Pro Tools can now import I/O settings from sessions directly, rather than having to save and load I/O Settings files, and there are a number of features allowing you to compare and revert back to the last I/O Setup saved with your session rather than the current state. Handy if you mess something up.
These are just some of the highlights of the improved I/O Setup window. There are many more tweaks, such as the fact that, like buses, you can now create sub–paths for outputs, and that you can now use keyboard modifiers when enabling or assigning output buses, just like you can when assigning track routing on the mixer, but I just don’t have space to describe them all!
Pro Tools 12.0 also introduced two windows: Dashboard, a more refined window to replace the old Quick Start window (see this month’s Pro Tools workshop), and Metadata Inspector. This latter window displays 10 attributes of your session: Name, Title, Artist(s), Contributor(s), Sample Rate, Bit Depth, Location, Date Created, Date Modified and BPM. Curiously, only four of them — Title, Artist, Contributor and Location — are editable, which makes me question the usefulness of having this as a dedicated window. Couldn’t this have been added as a section in the Session Setup window instead, where you can already see the sample rate and bit depth? Still, one nice touch is the BPM attribute, which shows the tempo of the session, or, if you’ve got tempo changes, the range of the lowest to the highest tempo in the Session.
Depending on whether you use Pro Tools or Pro Tools HD, 12.1 and 12.2 either had a bunch of new features or virtually none at all. Version 12.1 brought improvements to Satellite Link, such as a reset facility, but non–HD Pro Tools users were the biggest winners in these releases, with many features that were previously HD–only now being made available to all users. This meant audio tracks now, finally, have input monitoring, AFL and PFL solo modes were added, and the useful Copy Fader Value to Sends command also made an appearance.
Both Pro Tools and HD could now have 512 instrument tracks, and, although non–HD still can’t play back as many tracks as its big brother, the maximum number of audio tracks was increased from 96 to 128. However, this track count is only available at 44.1 or 48 kHz: as you double the sample rate, so the maximum track count is halved to 64 at 88.2/96kHz, and so on. This seems like such an arbitrary restriction for native systems, given the kind of CPU power available today.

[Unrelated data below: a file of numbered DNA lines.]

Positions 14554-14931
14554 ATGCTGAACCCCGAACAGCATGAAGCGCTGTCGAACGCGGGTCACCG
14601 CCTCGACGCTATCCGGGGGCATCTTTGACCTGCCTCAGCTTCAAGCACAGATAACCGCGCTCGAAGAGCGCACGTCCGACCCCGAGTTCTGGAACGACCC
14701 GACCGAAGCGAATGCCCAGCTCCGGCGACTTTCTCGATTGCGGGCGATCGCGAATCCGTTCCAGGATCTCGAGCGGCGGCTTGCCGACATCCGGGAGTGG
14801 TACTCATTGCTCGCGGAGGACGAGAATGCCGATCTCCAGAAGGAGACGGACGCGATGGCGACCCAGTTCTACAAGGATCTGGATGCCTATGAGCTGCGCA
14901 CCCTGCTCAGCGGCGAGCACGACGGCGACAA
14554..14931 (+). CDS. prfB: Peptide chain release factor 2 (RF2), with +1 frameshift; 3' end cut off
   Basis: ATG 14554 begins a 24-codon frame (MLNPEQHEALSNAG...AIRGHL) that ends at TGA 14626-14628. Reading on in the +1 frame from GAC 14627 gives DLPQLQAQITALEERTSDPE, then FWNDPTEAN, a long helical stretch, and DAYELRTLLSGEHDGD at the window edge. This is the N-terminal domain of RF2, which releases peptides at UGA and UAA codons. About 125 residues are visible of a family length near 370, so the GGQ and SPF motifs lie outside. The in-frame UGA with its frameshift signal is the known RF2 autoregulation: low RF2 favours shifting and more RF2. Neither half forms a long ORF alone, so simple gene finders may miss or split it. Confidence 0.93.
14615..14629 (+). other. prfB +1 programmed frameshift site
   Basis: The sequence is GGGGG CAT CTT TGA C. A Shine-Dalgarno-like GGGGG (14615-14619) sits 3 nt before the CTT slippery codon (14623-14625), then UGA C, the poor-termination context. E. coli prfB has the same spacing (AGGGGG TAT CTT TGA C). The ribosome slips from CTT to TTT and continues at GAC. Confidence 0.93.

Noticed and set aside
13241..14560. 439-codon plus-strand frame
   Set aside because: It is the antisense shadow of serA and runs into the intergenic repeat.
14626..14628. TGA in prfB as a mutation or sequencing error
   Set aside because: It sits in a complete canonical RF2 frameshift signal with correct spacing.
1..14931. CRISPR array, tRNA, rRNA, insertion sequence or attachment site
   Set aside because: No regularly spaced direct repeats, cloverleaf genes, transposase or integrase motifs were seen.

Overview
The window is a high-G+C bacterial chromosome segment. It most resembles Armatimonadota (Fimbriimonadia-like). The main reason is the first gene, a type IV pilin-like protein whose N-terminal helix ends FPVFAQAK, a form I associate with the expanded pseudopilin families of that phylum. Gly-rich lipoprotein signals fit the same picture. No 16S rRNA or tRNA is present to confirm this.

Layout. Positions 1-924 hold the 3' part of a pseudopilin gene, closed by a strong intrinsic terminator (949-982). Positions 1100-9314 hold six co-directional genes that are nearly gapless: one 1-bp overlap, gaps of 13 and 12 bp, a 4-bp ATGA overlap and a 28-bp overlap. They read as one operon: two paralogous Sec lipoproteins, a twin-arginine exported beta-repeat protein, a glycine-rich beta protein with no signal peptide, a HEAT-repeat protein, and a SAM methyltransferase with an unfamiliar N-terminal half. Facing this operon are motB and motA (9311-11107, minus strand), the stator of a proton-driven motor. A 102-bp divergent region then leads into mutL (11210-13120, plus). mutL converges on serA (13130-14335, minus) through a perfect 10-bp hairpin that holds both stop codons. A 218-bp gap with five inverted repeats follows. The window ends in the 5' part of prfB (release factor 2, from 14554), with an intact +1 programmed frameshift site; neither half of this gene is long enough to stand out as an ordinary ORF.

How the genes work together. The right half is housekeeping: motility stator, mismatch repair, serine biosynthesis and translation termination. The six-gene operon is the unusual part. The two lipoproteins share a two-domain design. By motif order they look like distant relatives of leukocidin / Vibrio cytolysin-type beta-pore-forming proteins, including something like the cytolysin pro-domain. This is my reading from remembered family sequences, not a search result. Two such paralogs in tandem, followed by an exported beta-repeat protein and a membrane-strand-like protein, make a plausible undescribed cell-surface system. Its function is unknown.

Pro Tools 12.2 added even more previously HD–only functionality, with VCA Master Tracks (from HD 7.2), the Fixed RAM Disk Cache (from HD 10), and advanced metering ballistics (from HD 11). For more information about these features, see recent Pro Tools workshops, and revisit past reviews of these releases on the SOS web site.
All of which brings us to the latest version of Pro Tools: 12.3. Introduced at the 2015 Winter AES convention in New York, it offers more original new functionality than the previous 12.x releases, starting with a small new feature called Clip Transparency. When you dragged audio and MIDI clips around the Edit window, they used to be represented just as a yellow outline. With Clip Transparency enabled (which it is by default) the clip will be displayed with a degree of transparency, so you can line up its contents with what’s underneath more easily. Other applications like Cubase and Logic have had this for some time, and it’s admittedly a minor detail, but it’s nice to finally see it in Pro Tools.